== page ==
If you’re looking to throw some shade with a straw hat this summer, or perhaps take a leaf out of Halle Berry’s 2020 beach style playbook, it pays to take inspiration from some of our favourite movie muses through history, from Grace Kelly to Penélope Cruz.
The accessory of the season has a storied on-screen CV. A young Joan Crawford sported an elegant version in Possessed (1931), as a factory girl hoping to be romanced into a life of glamour by a high-flying lawyer (aka Clark Gable). The hat was, at least, a good start.
Fast forward to the 1950s and there’s Gloria Swanson, poolside on the set of Sunset Boulevard (1950), pulling off a timeless Hollywood film-noir look – extra-large blackout brim, leopard print everything else. On the flip side, Grace Kelly’s final collaboration with Alfred Hitchcock in To Catch A Thief (1955) makes a case for the understated-but-oversized rattan hat, paired with a black bodysuit and white skirt for a masterclass in monochrome.
The 1960s opened with the iconic Audrey Hepburn in Breakfast at Tiffany’s (1961), who inspired countless structured, black-with-a-ribbon copycat hats. Elsewhere, serial musical protagonist Julie Andrews took both the decorative mini-boater and the easy wide-brim hat to the big screen in Mary Poppins (1964) and The Sound of Music (1965). While Jean Seberg conjured French Riviera chic in the 1965 thriller Moment to Moment with a straw trilby, accessorised with a white towelling dressing gown.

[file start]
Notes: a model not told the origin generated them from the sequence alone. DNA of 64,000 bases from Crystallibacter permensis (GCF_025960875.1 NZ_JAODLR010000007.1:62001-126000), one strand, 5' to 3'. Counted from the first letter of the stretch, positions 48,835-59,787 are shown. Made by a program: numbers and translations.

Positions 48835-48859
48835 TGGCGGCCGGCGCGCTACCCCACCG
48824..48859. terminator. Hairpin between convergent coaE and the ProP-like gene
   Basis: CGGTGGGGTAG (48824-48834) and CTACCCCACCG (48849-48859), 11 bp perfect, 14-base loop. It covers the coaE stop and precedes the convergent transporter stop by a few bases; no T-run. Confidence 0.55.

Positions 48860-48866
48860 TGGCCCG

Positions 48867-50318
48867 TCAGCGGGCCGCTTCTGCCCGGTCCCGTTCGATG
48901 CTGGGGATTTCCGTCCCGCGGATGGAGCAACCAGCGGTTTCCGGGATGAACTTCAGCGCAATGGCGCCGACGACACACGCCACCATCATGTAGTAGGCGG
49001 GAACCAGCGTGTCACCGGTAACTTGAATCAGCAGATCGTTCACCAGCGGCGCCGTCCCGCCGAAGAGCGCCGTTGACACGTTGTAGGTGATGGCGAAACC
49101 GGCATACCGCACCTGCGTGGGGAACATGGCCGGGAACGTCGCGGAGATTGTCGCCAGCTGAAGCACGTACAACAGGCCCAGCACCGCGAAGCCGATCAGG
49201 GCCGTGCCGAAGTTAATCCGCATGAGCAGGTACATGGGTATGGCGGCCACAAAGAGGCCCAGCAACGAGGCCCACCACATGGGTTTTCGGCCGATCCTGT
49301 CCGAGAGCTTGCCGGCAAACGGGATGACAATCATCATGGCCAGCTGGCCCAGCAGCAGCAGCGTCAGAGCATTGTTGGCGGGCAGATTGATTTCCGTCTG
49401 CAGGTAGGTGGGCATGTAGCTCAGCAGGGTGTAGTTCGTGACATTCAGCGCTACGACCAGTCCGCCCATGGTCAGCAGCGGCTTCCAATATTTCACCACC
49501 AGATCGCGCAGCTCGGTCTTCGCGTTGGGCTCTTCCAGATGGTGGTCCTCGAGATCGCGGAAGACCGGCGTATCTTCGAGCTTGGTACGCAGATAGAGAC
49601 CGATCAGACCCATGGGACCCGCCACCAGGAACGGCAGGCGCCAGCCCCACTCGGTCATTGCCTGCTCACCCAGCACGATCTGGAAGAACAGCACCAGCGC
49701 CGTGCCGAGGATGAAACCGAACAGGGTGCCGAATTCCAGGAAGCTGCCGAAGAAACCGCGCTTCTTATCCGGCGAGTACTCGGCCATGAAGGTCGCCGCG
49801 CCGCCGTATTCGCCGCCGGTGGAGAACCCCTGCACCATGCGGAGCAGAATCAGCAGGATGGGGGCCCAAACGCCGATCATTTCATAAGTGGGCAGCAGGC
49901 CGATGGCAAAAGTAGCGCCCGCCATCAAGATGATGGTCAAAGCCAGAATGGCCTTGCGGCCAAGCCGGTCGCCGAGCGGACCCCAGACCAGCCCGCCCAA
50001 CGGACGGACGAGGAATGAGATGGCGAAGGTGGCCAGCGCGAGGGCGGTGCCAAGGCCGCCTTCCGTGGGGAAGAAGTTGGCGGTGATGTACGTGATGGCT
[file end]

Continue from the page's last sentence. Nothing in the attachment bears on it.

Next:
By the mid-1980s and early 1990s, the straw hat tuned in to a new mood of empowered elegance. Enter Meryl Streep’s tonal wardrobe in Out of Africa (1985); Julia Roberts’s polka-dot co-ord at the races in Pretty Woman (1990); Stacey Dash’s statement monochrome rose-embellished top hat in Clueless (1995); and Madonna’s latticed look, expertly angled, in Evita (1996).
As the 21st century dawned, Penélope Cruz took the sun hat to seductive new levels as the matador’s mistress in Manolete (2007); while Audrey Tatou reminded us of the true meaning of a classic, playing French fashion royalty in Coco Before Chanel (2009).
And, to give style credit where it’s due, a nod to the inventor of the straw hat selfie, Vincent van Gogh (Self-Portrait with Straw Hat, 1887) – embodied by the legendary Kirk Douglas in Lust for Life (1956).
So, if you’re still unsure of your signature straw hat style, let these film icons be your decider.
From British Vogue